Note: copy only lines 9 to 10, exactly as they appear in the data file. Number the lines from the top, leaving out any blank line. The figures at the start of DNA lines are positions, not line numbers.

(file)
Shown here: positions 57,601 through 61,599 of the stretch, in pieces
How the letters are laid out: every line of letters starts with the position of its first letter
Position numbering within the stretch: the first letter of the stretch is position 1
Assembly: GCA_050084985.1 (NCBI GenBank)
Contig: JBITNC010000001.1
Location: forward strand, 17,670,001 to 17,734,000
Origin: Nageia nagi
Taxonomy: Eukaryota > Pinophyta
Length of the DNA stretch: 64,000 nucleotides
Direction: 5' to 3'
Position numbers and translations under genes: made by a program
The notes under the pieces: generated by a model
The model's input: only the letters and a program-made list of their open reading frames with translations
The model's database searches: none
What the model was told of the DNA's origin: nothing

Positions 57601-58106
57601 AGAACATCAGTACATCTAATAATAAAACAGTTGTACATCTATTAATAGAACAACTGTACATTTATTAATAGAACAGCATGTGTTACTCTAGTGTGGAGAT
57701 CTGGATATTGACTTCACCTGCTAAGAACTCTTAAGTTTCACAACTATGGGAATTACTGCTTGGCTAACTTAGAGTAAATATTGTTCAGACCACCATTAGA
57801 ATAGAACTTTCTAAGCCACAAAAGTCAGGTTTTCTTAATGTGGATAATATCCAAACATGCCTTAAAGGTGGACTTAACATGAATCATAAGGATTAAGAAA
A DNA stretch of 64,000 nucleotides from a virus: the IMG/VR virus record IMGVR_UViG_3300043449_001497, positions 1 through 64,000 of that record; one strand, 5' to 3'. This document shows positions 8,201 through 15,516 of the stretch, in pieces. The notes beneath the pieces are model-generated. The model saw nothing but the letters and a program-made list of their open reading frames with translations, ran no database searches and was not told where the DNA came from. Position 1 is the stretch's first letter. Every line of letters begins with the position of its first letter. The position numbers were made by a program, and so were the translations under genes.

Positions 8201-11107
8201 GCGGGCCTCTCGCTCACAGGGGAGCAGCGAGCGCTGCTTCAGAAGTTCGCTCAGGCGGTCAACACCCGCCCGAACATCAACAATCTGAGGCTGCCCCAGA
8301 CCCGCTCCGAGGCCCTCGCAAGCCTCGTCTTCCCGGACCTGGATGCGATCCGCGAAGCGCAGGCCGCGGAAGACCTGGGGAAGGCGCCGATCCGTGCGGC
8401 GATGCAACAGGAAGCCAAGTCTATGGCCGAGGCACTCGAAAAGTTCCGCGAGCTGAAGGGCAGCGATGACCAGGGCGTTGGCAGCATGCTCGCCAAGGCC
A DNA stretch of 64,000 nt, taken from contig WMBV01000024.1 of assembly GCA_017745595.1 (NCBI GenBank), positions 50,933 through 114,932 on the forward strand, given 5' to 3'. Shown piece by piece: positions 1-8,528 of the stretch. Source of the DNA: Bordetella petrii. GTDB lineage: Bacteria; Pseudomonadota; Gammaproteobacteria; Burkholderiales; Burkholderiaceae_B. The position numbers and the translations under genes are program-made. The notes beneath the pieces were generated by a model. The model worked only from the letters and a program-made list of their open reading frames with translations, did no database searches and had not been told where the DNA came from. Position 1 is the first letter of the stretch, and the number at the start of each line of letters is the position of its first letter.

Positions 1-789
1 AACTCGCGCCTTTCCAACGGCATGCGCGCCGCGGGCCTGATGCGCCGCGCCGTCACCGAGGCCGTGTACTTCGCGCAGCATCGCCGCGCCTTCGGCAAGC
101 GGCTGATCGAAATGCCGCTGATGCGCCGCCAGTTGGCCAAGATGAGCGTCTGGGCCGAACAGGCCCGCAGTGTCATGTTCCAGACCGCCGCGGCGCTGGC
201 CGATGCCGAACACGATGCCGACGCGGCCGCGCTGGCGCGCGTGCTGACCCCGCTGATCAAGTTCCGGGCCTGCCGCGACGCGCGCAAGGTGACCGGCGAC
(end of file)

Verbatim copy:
Length of the DNA stretch: 64,000 nucleotides
Direction: 5' to 3'